se. It will cure a cold or an attack
of the grp in less time than any
other treatment. , It is pleasant
and eafe to take. For sale by
Allen and Woodward. ,; ' ; ,
LIONS AT LARGE.
TWO ESCAPED FROM THEIR;
CAGE AND TERRORIZED
A TOWN. ...
Bite of Bugs That Producad In-'
v sanity and Death They Are
. Found in .Michigan Bogs
-But Little Known of
Their Habits. :
Pittsfield, ' Mass., March 29.
Two lioness ts escaped last night
from their cage. One, after attack
ing and killing a horse, .was shot
and killed, and the other was cap
tured. ' . , r:'
The escape of the lionesses scar-
ed everybody in town almost inte r.
hysterics. The second lioness was -so
badly frightened by the shots
fired at her and the yelling crowd
which followed that ahe was glad '
to get back into her; cage. . ,
The Bostock animal show, which
had been exhibiting all last week,
was moving from the Aoademy of 7
Music, and the cage containing the
two lionesses was being lowered to '
the ground, a distance of about 60
feet. -: . - . ' ,
The tackle broke "and the caga
fell and burst open. Vic. thelarg- ,
er lioness, waa the first out of the
cage. She made- one spring and "
fastened her teeth in the neck of a "
horse which was standing . near. , 1
Sappho, tbe other lioness, ran down i
Main street. '
The attendants of the show, arm
ed with pistols and rifles, tried to
get Vic away from the horse with
out success. Having tasted blood -shebecame
infuriated, and the keeper -era
shot her. 11 -
Tbe keepers joined by a hundred
or more citizens armed with every- '
thing from old cutlasses to pitch
forks and Revolutionary war -flint- - -locks,
took up the chase of Sappho. .
Some of them thought that a lio
ness, like bees, could be made to
settle by beating tin pans. The
din, created so frightened Sappho
that she ran into the first open -door
she conld find, which was that
of the Central automobile station.
There, in one corner, she crouched; .
One of the keepers administered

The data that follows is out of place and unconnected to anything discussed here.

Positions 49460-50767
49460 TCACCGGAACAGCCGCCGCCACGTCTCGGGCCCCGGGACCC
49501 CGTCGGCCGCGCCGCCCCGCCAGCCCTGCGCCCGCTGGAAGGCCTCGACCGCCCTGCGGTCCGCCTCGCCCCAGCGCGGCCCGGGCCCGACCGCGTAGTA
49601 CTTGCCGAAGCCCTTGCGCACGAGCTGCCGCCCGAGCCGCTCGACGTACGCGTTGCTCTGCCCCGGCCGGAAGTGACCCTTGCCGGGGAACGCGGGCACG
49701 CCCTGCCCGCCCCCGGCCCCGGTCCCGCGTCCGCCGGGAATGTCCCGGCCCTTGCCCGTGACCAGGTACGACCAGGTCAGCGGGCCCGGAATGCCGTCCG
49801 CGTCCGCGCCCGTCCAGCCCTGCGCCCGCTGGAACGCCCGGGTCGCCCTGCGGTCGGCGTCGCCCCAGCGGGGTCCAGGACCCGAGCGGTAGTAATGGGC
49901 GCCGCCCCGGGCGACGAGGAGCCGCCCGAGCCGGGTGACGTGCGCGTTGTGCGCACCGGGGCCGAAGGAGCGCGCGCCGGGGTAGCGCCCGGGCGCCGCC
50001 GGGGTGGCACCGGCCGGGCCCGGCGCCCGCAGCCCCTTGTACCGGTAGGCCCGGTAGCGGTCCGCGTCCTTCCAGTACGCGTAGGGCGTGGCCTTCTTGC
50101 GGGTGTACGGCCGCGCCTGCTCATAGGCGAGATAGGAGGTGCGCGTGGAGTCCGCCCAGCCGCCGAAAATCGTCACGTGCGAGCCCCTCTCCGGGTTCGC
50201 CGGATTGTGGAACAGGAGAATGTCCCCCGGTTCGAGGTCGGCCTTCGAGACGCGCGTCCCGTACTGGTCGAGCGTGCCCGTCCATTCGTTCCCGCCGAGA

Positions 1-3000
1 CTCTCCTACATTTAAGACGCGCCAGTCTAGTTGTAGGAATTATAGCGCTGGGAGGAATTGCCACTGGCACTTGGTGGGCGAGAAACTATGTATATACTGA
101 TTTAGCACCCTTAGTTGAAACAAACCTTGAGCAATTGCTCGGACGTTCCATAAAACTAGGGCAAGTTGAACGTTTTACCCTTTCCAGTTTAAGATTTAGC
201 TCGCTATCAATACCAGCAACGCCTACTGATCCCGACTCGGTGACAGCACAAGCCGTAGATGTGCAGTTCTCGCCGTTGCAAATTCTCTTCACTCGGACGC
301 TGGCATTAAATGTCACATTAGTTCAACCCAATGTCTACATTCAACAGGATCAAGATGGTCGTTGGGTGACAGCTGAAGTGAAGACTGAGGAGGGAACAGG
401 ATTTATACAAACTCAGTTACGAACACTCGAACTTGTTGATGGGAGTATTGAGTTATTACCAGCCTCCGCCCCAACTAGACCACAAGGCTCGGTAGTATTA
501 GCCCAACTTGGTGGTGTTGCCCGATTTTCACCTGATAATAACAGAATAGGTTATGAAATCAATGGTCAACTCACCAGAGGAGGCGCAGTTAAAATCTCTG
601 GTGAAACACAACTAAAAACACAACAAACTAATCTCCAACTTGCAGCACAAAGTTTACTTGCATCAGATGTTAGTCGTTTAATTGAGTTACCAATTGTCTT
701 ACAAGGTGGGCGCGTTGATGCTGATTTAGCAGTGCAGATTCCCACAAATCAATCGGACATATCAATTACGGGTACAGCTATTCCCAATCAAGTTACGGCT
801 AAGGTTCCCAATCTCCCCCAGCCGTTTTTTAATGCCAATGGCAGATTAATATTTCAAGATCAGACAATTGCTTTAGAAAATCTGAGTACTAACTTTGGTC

several kicks to Sappho, and she
clambered into an empty cage which
had been wheeled up.
Vic had attacked her keeper
William H. Crawford, only a few
hours before ahe escaped. She had
been unruly for several days, re
fusing to go throagh the regular .
performance. , s
Mendon, Mich., April 4. Prof,
da Vos Otinberg, who came here
from Wheeling, W. Va., to obtain.
specimens of the , winter bug and
was bitten on the chin by one, is
somewhat improved, but is still far
from being out of danger. He has
not yet become insane, as did Oscar
Newasaky, a young polish farmer,.
who died as the result of being bit
ten. Newasaky's farm is in low-lying
ground a few miles from here. A.
winter bug bit him a few days ago ,
and within twenty-four hours his
body swelled to frightful propor
tions. Physicians could net help
him. : Ha became a raving maniao :
and remained so until death re
lieved his suffering.
Pref. Olinberga noted entomolo-
gist, oFWheeling, W. Va., came ,
here at the request of theNational
Museum at Washington, D. C, to
secure some specimens of the bug...
He found a nest of the insects in a
bog near Newasaky's home, and
while trying to capture them was -bitten
on tbe chin, and within an '
hour was in a semi-conscious con
Olinberg does not show the sym-
toms'of io sanity -that appeared ia
Newasaky's case, and the physi
cians are hopeful of his recovery.
Scientists know very little about
the habits of the winter bug, wheth
er it ia poiaonous all the time or
only during certain seasons. It . is
deubtful whether any specimens
can be obtained now vfor the Na- '
tional Museum, for every- one in
the neighborhood is afraid to go in
to the bogland where the winter 7
bugs are. . , .,' r
For Sale. . .
A span of young draught . horses.
Weight 3700 lbs. At ' my ranch six
miles west of Philomath on Alsea road,.
B. G. Pugsley. .. ,